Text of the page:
QHow can you be sure that GMO foods won't affect human health long-term?

How can you be sure that GMO foods won't affect human health long-term?

AExpert Answer

GM foods have a long, safe track record (17 years in the marketplace). From their introduction in 1996 until now, scientists have found, through repeated and extensive testing, that GM foods are no more risky than comparable non-GM foods, nor do they differ in nutritional value. 

 

Currently approved GM crops developed through specific genetic additions or subtractions are as safe as conventional and organic crops developed via random genetic shuffling.  Most people do not realize that plant breeders have been randomly altering and admixing plant genomes for centuries.  Techniques using chemicals and radiation to break plant DNA and induce mutations have been used to develop many conventional and organic crops. Whether scientists use traditional approaches or genetic engineering, their goal is to develop crops with new and agriculturally useful traits. Humans have been changing plant genomes for generations – we just have new, more precise tools. 

 

Regulatory and food-safety focus should be on the resulting trait(s), not on the specific modification or plant breeding process by which the genetic changes were made. Because they have different traits, GM foods are carefully evaluated on a case-by-case basis. For example, Arctic apples are non-browning GM fruits that have been developed by “turning off” a gene, rather than by adding any genes to the apple genome. Whether a trait occurs naturally, is chemically or radiation induced or is purposely incorporated via genetic engineering, inherent risks are the same. 

 

Given that we’ve been genetically modifying plants for millennia, using one approach or another, we should frame this question in terms of relative risks: How “sure” can we expect to be when it comes to long-term health impacts of GMO foods?  As with most things in life (except death and taxes, as the saying goes), 100 percent certainty is not possible or reasonable to require. However, safe use of GM foods since 1996, coupled with our knowledge of human and plant physiology, points to long-term safe use of genetic engineering as a plant breeding tool set in agriculture.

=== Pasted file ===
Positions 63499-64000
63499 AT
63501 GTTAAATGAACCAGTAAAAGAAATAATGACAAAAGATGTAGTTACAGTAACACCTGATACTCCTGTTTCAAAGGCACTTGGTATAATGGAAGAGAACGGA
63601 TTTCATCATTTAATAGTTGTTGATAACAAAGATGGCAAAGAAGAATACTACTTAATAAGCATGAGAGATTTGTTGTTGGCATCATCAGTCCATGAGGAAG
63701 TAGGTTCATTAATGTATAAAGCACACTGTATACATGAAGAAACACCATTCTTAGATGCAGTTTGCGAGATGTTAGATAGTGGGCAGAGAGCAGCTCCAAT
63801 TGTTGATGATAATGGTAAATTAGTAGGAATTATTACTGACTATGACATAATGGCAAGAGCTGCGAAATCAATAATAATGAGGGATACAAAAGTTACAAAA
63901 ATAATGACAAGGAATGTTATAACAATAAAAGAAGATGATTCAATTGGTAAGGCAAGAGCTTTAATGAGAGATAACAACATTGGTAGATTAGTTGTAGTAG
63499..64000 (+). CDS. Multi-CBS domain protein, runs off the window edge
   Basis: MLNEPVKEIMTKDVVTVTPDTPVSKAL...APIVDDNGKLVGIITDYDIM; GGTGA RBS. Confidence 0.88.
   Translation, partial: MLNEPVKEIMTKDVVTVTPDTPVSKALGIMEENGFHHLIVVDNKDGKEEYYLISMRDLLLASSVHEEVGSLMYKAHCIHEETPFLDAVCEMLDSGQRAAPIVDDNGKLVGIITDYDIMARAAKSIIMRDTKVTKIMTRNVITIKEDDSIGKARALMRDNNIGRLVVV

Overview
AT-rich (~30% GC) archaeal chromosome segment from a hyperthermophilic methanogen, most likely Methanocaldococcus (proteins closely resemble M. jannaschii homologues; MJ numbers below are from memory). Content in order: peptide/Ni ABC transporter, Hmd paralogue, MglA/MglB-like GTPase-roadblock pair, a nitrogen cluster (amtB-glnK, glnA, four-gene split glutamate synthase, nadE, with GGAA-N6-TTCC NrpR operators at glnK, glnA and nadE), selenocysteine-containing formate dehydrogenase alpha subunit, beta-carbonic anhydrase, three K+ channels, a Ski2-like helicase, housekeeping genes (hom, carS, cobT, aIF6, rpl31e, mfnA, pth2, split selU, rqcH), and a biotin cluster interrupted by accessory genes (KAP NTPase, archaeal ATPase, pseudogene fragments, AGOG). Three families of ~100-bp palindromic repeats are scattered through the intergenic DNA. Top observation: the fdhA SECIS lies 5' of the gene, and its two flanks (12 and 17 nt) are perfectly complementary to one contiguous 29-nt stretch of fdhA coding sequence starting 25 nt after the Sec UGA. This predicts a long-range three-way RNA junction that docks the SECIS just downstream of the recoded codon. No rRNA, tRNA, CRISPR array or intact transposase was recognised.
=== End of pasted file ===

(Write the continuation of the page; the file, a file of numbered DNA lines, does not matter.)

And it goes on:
Posted on June 22, 2017
This site is dedicated to presenting the facts and research behind GMOs, agriculture and biotechnology. We work with appropriate experts, scientists and academia to get answers and information to any and all questions submitted to the website.   GMO Answers was created to do a better job answering your questions — no matter what they are — about GMOs. The biotech industry stands 100 percent behind the health and safety of the GM crops on the market today, but we... Read More
Posted on March 2, 2017
The term “GMO” typically refers to crops or animals that, through genetic engineering, have had a gene (or a few genes) from a different species inserted into their genome. So yes, by design, to improve a crop or animal with genetic engineering, the genome of the new, GE variety has been changed by the addition of new genes(s).     Your question also asks about whether inserting the new gene(s) will “…activate genes…” Some traits in... Read More
Posted on August 15, 2017
No! However, poor nutrition coupled with highly processed foods and a lack of education regarding healthy eating is bad for our kids. As a mother and farmer, I believe the best way to keep my family safe and healthy is to make sure they eat a balanced diet and make good food choices daily. Fresh, healthy ingredients and minimally processed foods that are low in sugar, salt, calories and cholesterol provide kids with the best opportunity for a healthy diet. Agricultural biotechnology... Read More
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